Do you know what programs you'll be using? Or which ones the department has access to? If you're in the social sciences then I imagine you'll be using SPSS (Statistical Package for Social Sciences). There are a lot of online tutorials that are pretty good but you'll probably need to work through them step by step. SPSS can take some getting used to but it has a lot of features that can be very useful - it's just a matter of finding them.
There are a few books I've used that have helped. Two of them are psychology based so I don't know how much use they'll be. 'Research Methods and Statistics in Psychology - Hugh Coolican' and 'An Introduction to Statistics in Psychology' - Howitt and Cramer. There's a third that I've used for advanced stats and is more theorectical but I've left my copy in the lab and I can't remember it's name.
This link might be helpful too:
What Bilbo said :)
I think a lot of people are fine with being asked for, and giving out, feedback. It's a reasonable request. So long as you're not emailing them everyday you'll be fine!
I recently had a job interview and missed out and I asked for feedback. It can take a little while for them to get back to you but so long as you're patient and polite they seem happy to do it.
Is there the chance of upgrading from the MA to the PhD at the end? I know you can potentially from the MPhil to the PhD but I don't know if the same is true of MA's. If it is though you might be able to do the MA as your first year of the PhD and then upgrade. Perhaps that's what they're suggesting with the re-applying for the PhD?
As for University the name and general reputation is always a bonus, and some people put a lot of emphasis on it. However at PhD level the rep of the university doesn't have a massive impact, I don't think so anyway. It doesn't matter whether you're at Oxbridge or a new institution, the rep isn't going to effect the work and research you put it and it's originality.
Thanks Q and Bilbo :) Congrats Bilbo on graduating! It's those kind of things that I need to hear!
======= Date Modified 28 24 2010 11:24:32 =======
I'm at the end of my third year, and tether. All the research is done and dusted, papers are in prep and now it's just a case of writing up. A potential cock up in regards to my studentship (they think I started and was paid from June 07, I'm pretty sure I wasn't even interviewed for the post till mid-july!) means that money might suddenly become very tight and being able to stay on at Uni might not be workable.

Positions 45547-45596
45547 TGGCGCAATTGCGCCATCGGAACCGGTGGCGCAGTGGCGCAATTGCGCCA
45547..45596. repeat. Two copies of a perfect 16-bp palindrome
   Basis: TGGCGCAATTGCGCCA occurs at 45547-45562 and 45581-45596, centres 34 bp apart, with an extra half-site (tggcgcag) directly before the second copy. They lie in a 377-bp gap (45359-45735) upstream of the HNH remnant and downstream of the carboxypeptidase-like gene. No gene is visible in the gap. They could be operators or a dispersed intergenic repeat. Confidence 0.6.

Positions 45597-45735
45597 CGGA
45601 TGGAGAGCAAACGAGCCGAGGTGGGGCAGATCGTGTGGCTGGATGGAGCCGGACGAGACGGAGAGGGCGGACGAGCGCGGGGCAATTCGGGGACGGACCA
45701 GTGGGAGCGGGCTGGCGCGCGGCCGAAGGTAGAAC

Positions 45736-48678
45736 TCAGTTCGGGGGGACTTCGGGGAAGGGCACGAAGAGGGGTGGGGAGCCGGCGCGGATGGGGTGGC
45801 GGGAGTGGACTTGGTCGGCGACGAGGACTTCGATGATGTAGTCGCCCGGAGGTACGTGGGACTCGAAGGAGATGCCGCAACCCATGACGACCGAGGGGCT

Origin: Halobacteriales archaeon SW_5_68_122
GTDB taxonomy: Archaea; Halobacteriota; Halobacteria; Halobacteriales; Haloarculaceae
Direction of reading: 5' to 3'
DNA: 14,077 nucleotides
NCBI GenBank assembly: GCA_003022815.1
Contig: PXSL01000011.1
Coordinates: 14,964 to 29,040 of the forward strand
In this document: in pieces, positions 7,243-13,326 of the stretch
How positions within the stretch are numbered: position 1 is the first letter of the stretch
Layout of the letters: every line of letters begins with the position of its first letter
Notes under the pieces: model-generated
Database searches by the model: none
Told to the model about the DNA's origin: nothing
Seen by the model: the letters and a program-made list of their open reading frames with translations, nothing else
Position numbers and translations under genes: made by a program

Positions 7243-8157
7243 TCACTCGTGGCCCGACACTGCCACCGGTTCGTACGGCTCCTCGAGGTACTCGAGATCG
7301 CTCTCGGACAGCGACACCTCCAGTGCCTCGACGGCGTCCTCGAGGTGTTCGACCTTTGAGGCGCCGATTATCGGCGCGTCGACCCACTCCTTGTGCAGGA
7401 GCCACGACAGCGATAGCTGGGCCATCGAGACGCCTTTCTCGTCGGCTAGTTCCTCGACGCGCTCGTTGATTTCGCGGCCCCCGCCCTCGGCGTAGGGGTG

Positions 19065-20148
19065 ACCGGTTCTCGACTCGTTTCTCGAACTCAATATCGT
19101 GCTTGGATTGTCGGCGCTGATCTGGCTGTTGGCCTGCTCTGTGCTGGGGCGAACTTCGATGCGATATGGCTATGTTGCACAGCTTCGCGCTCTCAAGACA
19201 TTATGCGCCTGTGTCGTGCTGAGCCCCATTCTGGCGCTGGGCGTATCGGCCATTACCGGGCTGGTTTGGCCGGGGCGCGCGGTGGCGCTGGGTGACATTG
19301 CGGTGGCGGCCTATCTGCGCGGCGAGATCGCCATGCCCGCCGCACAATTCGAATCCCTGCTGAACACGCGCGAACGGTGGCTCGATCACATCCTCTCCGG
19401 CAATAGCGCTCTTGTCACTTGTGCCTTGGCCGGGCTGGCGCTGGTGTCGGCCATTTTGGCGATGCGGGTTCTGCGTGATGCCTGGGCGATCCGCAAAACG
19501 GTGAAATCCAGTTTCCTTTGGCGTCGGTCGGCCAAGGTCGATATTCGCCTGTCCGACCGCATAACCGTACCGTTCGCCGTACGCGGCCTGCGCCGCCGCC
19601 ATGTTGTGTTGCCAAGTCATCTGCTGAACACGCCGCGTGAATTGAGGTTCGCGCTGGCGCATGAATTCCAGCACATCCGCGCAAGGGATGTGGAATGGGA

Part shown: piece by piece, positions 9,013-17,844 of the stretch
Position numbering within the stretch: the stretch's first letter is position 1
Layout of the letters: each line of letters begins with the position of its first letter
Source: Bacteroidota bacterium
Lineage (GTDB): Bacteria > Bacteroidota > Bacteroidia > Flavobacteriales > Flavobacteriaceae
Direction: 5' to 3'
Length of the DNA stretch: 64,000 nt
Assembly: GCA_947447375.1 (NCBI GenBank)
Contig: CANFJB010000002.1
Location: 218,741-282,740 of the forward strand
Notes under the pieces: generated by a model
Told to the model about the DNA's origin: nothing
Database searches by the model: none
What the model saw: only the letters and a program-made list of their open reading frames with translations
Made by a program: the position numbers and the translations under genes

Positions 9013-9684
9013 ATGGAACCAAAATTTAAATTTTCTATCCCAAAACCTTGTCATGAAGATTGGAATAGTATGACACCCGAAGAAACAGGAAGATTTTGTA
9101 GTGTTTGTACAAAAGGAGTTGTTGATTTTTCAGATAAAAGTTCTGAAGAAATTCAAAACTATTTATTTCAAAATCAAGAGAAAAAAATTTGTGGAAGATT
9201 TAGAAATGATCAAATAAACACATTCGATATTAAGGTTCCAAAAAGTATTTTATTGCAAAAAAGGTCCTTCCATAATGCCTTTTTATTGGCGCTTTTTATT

My time table for writing up has me at the 2nd or 3rd complete draft thesis stage at July 30th, and my bank account unless I hear good news has me out on my ear about a week later. I've got a few options, a friend and former housemate who lives here says he'll put me up for a bit rent free, I could try and get a job and finishing the writing at half speed, or I could go home to my family and finish writing up there. Another possible option is that one of many academic job applications come good and finish up before I start teaching/researching for them, but it's a long shot.
I'm looking at the first or third option there but I was wondering what people's experiences were with the final stages of writing up. Do you think I even need to be in and around Uni any more? Have people managed to move home and finish writing up promptly or would I be better off finding a way to stick it out here?
Thanks, and sorry for the wall of text!
Morning all - hope the goals are going well.
my goal today was to survive a meeting about feedback on my first couple of chapters, but as my supervisor forgot I'll have to move onto something else. I don't know, do I count that as a completed goal today?:) I was ready after all!
I don't really know you, so I'm not sure how much use this will be but....It'll be okay :) You'll get through it.
I've got relatives grappling with bipolar issues and academia and from talking with them I can tell it can be a tough slog. But you're on track by the sounds of things, the review went well, you've got a supervisor who's trying to help and seems to understand and more importantly you've got some time to chill. You can recoup and launch back into it with a clearer head hopefully. Better for it too.
You've written and noted a lot of positives up there and they're worth revisiting when your mood is low. Especially seeing as the positives largely seem to be your doing :)
I hope you start to feel on more of even keel as the week goes on. All the best.